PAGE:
To mark the 20th anniversary of the fall of the Berlin Wall and Germany’s reunification, the DW-AKADEMIE invited young Latin American journalists to take part in an online workshop looking at Germany’s recent history.
Interviewing politicians and first-hand witnesses, and then producing journalistic reports for their own website – ten young journalists from Argentina, Ecuador, El Salvador, Guatemala, Nicaragua and Peru came to Germany to take part in a DW-AKADEMIE workshop on Germany’s post-war separation and reunification. The eleven-day workshop was financed for the third year in a row by the Federal Foreign Office and focused on online journalism, journalism ethics, and above all on the way journalists can address the past.
Vice president of the Bundestag Wolfgang Thierse (left)
A highlight was a meeting with the vice president of the Bundestag, Wolfgang Thierse, who himself comes from the former East Germany. “The talk with Mr. Thierse was particularly impressive for many participants because meetings with politicians in their own countries are usually different, less open,” says project manager Matthias Kopp. “The way Germany is coming to terms with the former German Democratic Republic and its dictatorship can be very instructive for journalists who are confronted with similar processes in their own countries.”
In Argentina, for example, dealing with historical sites which originated during the military dictatorship – such as the torture centre in the military academy ESMA – continues to be controversial. The terror initiated by the “Shining Path” organization in Peru in the last 20 years is also not being addressed. “This is something the government prefers to play down, it pushes history aside,” says Peruvian workshop participant Janeth Sarmiento Villavicencio. “That’s why remembrance work, knowing how to research historical topics and presenting them journalistically is so important to me, so that the people in my country can learn more about the past.”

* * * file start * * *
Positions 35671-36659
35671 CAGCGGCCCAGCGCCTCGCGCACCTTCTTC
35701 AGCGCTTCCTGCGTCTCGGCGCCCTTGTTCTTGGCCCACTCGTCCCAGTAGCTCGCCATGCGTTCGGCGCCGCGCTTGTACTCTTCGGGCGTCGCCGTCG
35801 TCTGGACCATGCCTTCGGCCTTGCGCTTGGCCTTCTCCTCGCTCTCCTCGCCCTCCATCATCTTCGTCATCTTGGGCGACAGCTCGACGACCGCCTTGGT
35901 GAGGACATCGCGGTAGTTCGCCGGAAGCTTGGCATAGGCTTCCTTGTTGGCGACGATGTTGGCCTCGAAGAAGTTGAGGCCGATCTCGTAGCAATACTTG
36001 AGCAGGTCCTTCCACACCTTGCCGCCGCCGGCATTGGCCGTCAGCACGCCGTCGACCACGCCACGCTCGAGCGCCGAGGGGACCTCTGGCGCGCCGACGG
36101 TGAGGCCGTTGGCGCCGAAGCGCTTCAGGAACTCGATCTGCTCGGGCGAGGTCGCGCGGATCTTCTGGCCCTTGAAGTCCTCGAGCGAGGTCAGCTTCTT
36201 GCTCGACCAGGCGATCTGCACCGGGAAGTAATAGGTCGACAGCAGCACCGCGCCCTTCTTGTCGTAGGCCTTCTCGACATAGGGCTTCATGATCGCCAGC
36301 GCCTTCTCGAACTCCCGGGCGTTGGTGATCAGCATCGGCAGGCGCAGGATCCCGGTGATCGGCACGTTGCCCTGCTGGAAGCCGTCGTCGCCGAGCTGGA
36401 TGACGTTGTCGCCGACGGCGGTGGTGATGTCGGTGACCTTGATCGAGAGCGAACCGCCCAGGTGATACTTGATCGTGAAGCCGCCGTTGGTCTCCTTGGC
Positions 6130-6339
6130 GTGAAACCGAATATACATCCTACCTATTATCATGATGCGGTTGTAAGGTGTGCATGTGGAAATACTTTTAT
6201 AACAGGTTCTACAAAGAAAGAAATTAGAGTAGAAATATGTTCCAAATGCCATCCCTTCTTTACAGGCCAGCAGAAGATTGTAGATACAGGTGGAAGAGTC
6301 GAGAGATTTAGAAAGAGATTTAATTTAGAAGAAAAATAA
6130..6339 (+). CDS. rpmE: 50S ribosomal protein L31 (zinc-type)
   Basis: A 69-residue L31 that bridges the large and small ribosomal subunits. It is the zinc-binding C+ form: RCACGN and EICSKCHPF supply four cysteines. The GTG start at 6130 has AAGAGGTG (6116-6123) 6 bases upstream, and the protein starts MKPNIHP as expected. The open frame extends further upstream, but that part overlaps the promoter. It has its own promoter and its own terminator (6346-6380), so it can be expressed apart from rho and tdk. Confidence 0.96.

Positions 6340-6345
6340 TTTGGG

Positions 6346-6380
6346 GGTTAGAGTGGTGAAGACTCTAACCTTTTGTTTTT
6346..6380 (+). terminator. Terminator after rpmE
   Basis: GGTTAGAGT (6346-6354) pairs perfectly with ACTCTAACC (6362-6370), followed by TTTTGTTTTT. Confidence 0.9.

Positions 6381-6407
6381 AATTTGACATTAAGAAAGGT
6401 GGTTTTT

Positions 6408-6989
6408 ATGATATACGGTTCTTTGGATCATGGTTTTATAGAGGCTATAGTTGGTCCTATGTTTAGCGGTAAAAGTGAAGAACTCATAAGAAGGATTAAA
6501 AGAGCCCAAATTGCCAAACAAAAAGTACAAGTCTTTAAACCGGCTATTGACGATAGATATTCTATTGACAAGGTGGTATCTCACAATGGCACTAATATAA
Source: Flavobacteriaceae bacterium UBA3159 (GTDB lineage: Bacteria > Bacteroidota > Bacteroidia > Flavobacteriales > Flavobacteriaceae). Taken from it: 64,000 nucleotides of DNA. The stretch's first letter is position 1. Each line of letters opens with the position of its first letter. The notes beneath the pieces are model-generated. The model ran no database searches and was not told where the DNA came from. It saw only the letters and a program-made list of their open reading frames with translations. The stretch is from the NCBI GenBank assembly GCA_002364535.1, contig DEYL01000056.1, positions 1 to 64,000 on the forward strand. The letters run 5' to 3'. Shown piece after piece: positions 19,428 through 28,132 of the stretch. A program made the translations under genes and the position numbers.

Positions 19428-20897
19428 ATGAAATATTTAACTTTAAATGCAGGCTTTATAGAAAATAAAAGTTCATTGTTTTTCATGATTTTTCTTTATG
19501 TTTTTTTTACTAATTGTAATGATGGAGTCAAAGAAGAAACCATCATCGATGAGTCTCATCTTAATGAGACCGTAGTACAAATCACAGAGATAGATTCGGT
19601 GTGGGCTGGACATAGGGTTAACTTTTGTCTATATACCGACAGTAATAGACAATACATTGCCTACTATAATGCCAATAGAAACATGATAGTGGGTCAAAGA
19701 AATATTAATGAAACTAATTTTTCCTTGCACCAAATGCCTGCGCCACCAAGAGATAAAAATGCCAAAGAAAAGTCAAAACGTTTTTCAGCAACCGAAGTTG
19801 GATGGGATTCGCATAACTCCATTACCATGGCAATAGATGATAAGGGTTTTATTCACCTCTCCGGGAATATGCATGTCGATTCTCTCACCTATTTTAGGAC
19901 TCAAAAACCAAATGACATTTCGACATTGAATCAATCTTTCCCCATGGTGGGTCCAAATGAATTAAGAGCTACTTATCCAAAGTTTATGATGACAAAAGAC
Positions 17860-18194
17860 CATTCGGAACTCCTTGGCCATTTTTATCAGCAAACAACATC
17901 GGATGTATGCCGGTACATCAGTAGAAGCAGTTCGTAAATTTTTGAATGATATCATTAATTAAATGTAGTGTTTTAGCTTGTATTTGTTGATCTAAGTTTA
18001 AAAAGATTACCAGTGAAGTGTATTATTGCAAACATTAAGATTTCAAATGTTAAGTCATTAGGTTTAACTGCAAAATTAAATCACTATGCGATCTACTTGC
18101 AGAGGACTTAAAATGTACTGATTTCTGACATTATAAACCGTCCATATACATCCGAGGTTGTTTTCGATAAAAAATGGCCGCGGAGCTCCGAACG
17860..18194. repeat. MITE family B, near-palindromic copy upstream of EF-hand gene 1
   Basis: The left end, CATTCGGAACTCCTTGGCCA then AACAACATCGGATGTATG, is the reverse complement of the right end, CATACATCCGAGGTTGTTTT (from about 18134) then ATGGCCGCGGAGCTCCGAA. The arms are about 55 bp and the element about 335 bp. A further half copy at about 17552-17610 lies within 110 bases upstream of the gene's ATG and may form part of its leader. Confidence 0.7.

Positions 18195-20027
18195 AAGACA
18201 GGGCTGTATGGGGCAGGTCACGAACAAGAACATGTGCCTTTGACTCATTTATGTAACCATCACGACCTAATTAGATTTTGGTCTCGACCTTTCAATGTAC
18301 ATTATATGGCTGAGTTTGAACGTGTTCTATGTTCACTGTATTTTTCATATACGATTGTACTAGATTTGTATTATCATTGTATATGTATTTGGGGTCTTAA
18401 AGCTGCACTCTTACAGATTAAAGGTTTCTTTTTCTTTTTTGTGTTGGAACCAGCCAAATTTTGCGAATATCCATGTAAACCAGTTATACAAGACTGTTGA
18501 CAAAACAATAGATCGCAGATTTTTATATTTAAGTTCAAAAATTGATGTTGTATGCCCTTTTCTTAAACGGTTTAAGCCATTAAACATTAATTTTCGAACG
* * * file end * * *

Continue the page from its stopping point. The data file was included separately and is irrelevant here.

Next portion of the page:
For online journalists Manuel Linares from Peru and José Rivera Costales from Ecuador, the DW-AKADEMIE workshop ‘Reporting on the Berlin Wall’ showed that with help from journalists something new and positive can arise from a difficult past.
As an incentive to these and the other participants, three of the online reports produced during the workshop will be premiered. The DW-AKADEMIE, the Federal Foreign Office and the federal foundation set up to address the legacy of the East German dictatorship, the ‘Bundesstiftung zur Aufarbeitung der SED-Diktatur,’ will present the prizes at the beginning of October to mark the conclusion of this three-part journalistic workshop series. The winners will then also have the opportunity to report to their own media on a special day for Germany – the 20th anniversary of German reunification.